Two-times he's opened the play-book over the last two years, once against Texas in the Fiesta, and again against Oregon in the Rose Bowl, not-so-coincidentally, the two most explosive offenses we've faced in that time frame. Was this a conservative coach, or just a mid-life crisis suburbanite with a new corvette in the garage? You know the one. They drive it about 13 times a year, protect it like their own child, hope that it retains it's value, and then one day, later in life, they pull up next to some teenager with a custom Japanese-job, sport-muffler, blow-it-away, go home, and put their 'baby' back in the garage. Nothing reverberates more to me heading into this football season as much as Kirk Herbstreits words prior to the Rose Bowl, "Tressel is going to take the cellophane off the young quarterback".
Pryor continued to progress in the spring. The one thing that stood out in the spring game was his footwork. The old 'running-quarterback' was starting to look like an NFL quarterback. I never thought the kid would have that potential, I didn't. I always thought of him as a good college qb with no future at the position, an athlete who couldn't develop the techinique required. Now, I'm doubting myself. I'm starting to wonder if 'the kid' is actually capable of 3,000 yards in the air. Better yet, I know he is. Now, will Tressel put him back in the garage, or is he going to turn the kid into an everyday driver? That's the million-dollar question.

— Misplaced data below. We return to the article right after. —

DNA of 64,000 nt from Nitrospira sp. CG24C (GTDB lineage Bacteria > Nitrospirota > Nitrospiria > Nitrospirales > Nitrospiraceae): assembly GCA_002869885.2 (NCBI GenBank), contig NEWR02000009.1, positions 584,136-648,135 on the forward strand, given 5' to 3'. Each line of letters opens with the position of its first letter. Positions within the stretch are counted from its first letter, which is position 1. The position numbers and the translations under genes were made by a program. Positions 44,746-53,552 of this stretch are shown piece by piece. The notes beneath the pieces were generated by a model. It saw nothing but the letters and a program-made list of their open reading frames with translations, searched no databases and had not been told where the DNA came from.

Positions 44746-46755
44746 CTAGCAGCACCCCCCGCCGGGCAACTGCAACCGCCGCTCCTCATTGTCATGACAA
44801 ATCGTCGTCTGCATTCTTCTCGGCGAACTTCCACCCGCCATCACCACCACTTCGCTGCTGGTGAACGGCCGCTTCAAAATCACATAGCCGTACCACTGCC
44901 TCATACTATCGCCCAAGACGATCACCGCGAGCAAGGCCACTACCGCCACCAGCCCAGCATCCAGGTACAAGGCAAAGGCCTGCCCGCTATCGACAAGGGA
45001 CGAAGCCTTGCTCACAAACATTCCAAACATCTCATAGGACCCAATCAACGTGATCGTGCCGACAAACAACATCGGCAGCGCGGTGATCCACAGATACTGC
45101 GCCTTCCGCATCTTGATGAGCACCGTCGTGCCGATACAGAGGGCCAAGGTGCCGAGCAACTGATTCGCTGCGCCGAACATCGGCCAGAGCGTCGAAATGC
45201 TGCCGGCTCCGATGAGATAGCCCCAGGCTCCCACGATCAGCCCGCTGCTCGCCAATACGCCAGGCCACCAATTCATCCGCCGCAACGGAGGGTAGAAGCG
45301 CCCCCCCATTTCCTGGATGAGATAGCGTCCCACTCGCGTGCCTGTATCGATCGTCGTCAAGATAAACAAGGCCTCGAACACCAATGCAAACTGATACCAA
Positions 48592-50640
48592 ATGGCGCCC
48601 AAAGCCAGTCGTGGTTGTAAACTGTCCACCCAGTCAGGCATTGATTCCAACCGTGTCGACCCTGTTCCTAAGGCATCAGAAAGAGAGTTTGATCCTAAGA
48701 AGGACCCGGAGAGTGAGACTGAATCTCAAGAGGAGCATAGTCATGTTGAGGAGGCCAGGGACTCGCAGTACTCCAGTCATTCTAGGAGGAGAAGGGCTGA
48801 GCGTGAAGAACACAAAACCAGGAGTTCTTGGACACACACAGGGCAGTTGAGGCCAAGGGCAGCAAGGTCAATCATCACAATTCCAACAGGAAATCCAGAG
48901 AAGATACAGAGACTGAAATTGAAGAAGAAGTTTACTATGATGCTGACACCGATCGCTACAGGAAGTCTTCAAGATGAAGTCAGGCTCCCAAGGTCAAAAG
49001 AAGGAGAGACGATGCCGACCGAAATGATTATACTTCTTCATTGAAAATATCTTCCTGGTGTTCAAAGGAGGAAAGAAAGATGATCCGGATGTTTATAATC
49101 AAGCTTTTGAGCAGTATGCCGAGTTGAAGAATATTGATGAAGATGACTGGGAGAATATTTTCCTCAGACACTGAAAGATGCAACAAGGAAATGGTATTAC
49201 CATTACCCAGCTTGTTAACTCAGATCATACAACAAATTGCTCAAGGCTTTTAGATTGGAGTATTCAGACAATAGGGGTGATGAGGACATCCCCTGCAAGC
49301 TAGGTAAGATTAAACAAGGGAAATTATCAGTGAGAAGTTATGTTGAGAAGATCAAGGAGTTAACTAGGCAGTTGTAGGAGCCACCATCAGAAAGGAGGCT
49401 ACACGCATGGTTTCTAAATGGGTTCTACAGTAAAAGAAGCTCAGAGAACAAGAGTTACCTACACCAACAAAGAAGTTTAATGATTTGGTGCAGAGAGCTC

Terrelle has been referred to by his coach as a tire-less worker, a competitor, a player that will not be under-prepared. As Tressel said at the BigTen media days, ' (Pryor) has been working on the little things, he already has the big things'. The problem with Terrelle as a quarterback hasn't been his arm strength. The issues have been with his ball-protection, his progressions/reads, and his footwork. All areas where we saw considerable improvement in the quiet, latter part of 2009. The casual football fan might not have seen the metamorphosis, they just looked at the statistics, but we did. Oregon wasn't a one-hit wonder.
Pryor has been getting better since the day he arrived on campus. Now, he's a junior, with 10 starters coming back on offense. He's dropped about 15 pounds(to around 225). His progression as a quarterback, his sheer talent, his surrounding cast, and more than anything, his growing confidence, has Terrelle and Jim ready for the race to Glendale. The cat is out of the bag, or should I say, the car is out of the garage.